13 Section 18.4: Bacteria and Archaea KEY CONCEPT Bacteria and archaea are both single-celled prokaryotes. VOCABULARY obligate anaerobe plasmid endospore obligate aerobe facultative aerobe flagellum conjugation MAIN IDEA: Prokaryotes are widespread on Earth. 1. What two groups of organisms include all prokaryotes on Earth? 2. Some prokaryotes don t need oxygen to live. Where are three environments where methane-producing archaea have been found? MAIN IDEA: Bacteria and archaea are structurally similar but have different molecular characteristics. In the top left of the Y shape, write the characteristics of bacteria. In the top right, write the characteristics of archaea. At the bottom, write the characteristics bacteria and archaea have in common. Then lightly cross out those characteristics at the top of the Y. Bacteria Archaea Both

14 Study Guide continued MAIN IDEA: Bacteria have various strategies for survival. 3. What is binary fission? 4. Describe one way that prokaryotes exchange genetic material. 5. How do some bacteria survive unfavorable conditions? 6. How is an endospore formed? Vocabulary Check obligate anaerobe facultative aerobe flagellum endospore obligate aerobe plasmid conjugation 7. Can survive whether oxygen is present or not 8. Long whiplike structure used for movement 9. Needs oxygen to survive 10. Specialized prokaryotic cell that can withstand harsh conditions 11. Prokaryotic method of gene exchange 12. Cannot live in the presence of oxygen 13. Separate circular piece of a prokaryote s genetic material

15 Section 18.5: Beneficial Roles of Prokaryotes KEY CONCEPT Prokaryotes perform important functions for organisms and ecosystems. VOCABULARY bioremediation MAIN IDEA: Prokaryotes provide nutrients to humans and other animals. 1. Some prokaryotes live in animal digestive systems. What are three ways these prokaryotes are helpful to the animals they live inside? 2. What are two ways animals help the prokaryotes that live in their digestive tracts? 3. What are examples of types of food we eat that are fermented by bacteria? MAIN IDEA: Prokaryotes play important roles in ecosystems. Write the details about some of the roles prokaryotes play in an ecosystem. Role 4. Atmosphere composition Details 5. Element cycling 6. Nitrogen fixation

16 Study Guide continued 7. Peas, beans, and other legumes have a mutualistic relationship with bacteria. Where do the bacteria associated with these plants live? 8. The bacteria associated with legumes provide nitrogen to the plant in a usable form. Describe how they do this. 9. Some bacteria can digest oil. How are these bacteria helpful? 10. What does the term biodegradable mean? 11. What is a type of human-made material that is not biodegradable? Vocabulary Check 12. The term bioremediation can be broken into parts. Bio- means life, or living organism. Remediation, or remedy, means the act or process of correcting a fault. How do these word parts relate to what you have learned about bioremediation?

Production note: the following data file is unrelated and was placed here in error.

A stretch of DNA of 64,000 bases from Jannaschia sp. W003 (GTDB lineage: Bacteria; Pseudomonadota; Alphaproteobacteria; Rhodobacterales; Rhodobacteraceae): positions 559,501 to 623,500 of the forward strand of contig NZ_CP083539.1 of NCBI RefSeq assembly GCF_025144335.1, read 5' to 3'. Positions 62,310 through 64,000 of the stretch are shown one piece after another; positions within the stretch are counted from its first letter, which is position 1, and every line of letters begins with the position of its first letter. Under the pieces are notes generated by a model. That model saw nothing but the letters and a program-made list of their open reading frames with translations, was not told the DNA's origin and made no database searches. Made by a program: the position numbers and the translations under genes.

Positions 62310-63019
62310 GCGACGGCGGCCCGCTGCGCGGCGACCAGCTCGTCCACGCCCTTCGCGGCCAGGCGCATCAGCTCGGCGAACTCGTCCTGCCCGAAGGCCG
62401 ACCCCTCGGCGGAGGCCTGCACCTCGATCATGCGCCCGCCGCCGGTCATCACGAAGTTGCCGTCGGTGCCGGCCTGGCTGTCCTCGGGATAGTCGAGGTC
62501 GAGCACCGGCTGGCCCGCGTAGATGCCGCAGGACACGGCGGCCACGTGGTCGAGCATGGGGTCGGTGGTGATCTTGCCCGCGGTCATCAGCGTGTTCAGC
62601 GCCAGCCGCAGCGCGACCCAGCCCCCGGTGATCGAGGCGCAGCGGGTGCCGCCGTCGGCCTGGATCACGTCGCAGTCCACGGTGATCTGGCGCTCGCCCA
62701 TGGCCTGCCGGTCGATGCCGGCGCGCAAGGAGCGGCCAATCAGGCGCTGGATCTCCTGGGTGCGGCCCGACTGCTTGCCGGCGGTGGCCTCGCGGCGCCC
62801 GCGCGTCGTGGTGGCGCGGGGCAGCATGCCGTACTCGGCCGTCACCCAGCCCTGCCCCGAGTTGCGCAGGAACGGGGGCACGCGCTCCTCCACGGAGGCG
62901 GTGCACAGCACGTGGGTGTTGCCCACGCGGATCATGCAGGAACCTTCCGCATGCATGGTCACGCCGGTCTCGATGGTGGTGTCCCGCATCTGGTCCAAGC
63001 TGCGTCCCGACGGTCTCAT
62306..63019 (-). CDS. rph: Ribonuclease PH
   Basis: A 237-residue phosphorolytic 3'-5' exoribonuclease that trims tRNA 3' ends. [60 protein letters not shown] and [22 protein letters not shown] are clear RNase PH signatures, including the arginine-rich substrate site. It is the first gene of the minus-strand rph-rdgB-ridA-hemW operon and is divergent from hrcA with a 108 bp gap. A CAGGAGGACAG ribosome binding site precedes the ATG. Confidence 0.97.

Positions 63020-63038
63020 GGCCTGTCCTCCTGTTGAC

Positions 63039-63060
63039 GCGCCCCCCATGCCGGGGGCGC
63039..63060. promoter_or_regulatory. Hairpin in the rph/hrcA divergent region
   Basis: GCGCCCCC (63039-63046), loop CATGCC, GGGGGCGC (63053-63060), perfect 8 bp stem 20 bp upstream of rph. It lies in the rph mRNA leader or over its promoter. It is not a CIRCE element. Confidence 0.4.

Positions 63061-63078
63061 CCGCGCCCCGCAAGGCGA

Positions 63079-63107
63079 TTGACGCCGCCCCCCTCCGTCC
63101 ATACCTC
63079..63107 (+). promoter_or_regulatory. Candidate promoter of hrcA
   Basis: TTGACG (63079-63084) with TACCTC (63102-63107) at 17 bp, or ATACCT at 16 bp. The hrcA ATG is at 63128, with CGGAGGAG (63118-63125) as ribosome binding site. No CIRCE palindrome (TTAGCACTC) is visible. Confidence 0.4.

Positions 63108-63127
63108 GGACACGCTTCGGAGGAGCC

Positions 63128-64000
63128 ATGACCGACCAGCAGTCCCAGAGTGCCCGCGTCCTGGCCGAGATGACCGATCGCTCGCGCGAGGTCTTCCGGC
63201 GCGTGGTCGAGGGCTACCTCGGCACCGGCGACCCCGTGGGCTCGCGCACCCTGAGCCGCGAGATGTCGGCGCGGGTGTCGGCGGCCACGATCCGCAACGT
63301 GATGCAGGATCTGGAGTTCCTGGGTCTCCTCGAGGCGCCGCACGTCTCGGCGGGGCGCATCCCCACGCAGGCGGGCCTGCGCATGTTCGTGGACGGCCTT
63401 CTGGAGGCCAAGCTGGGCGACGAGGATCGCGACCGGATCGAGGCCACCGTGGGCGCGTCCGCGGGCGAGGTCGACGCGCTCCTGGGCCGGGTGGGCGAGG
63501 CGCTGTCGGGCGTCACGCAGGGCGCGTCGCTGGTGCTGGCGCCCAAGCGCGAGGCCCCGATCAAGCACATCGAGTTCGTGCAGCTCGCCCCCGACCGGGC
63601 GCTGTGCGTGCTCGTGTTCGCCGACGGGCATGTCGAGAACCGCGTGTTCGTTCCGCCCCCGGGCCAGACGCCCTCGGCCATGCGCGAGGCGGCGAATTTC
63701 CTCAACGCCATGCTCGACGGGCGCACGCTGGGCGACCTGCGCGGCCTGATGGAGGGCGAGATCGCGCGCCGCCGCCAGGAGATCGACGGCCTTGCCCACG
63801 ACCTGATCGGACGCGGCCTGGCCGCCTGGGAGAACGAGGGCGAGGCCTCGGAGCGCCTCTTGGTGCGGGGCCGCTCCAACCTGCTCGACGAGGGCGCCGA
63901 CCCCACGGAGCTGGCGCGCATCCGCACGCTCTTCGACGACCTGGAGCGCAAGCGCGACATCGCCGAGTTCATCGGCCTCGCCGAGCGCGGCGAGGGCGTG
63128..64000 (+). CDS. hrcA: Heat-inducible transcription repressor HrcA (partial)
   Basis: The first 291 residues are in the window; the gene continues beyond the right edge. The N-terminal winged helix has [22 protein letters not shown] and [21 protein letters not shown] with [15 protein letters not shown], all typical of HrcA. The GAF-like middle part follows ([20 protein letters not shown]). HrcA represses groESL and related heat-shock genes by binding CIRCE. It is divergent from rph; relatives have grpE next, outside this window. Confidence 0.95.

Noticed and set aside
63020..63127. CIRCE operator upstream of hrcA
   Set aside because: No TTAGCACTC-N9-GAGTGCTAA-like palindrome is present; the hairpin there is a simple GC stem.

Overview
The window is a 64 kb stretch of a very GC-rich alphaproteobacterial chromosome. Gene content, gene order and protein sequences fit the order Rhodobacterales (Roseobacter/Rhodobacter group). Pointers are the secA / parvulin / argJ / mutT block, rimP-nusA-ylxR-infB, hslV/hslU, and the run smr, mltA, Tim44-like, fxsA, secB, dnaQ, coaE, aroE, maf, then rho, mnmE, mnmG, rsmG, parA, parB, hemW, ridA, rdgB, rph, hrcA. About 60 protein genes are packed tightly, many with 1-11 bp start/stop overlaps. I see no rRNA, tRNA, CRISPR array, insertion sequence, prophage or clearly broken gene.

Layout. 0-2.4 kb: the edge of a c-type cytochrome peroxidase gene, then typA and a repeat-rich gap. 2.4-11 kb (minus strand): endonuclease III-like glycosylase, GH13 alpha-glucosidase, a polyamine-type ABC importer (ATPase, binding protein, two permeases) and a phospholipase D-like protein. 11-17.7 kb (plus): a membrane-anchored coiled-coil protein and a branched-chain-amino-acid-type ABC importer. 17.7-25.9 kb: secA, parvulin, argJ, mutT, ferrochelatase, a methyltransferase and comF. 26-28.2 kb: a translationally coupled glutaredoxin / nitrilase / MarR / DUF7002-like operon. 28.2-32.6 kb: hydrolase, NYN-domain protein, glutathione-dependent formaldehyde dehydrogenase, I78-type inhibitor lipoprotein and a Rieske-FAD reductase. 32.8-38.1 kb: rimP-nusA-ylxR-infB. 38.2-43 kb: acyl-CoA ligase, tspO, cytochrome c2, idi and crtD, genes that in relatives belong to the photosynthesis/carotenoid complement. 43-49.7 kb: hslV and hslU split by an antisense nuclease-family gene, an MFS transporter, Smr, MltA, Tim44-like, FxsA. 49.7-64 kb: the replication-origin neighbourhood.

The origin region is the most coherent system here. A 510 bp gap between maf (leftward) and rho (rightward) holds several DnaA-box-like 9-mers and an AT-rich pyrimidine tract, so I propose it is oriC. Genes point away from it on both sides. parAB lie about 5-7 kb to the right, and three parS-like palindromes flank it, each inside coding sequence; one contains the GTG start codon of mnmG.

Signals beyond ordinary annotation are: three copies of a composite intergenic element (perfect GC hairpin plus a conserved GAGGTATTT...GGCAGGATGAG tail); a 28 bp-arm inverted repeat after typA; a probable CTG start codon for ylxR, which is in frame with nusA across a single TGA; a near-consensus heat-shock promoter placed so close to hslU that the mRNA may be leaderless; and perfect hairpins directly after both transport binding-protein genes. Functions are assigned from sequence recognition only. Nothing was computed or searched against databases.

17 Name Class _ Date Section 18.6: Bacterial Diseases and Antibiotics KEY CONCEPT Understanding bacteria is necessary to prevent and treat disease. VOCABULARY toxin antibiotic MAIN IDEA: Some bacteria cause disease. 1. What are two ways that bacteria can cause illness? 2. Why are people often unaware of the presence of potentially disease-causing bacteria in their bodies? 3. What are two ways that people can get food poisoning? MAIN IDEA: Antibiotics are used to fight bacterial disease. 4. Why can t antibiotics be used to cure infections caused by viruses? 5. What are two types of organisms that produce antibiotics naturally? 6. What can you do to help prevent getting a bacterial infection? 1 Section 6: Bacterial Diseases and Antibiotics

18 Name Class _ Date Study Guide continued MAIN IDEA: Bacteria can evolve resistance to antibiotics. In the chart below, use your own words to describe the factors that have led to widespread antibiotic resistance. Factor 7. Overuse Resistance 8. Underuse 9. Misuse Vocabulary Check 10. A poison released by a living thing 11. Medicine that helps you fight bacterial infection Identify the Infection Use Figure 6.2 to help you identify the infection when given the causes. 12. an open wound that gets dirty 13. breathing in this bacteria s endospores 14. skin making excess oil 15. getting bitten by an infected wood tick 16. many bacteria on teeth and gums 1 Section 6: Bacterial Diseases and Antibiotics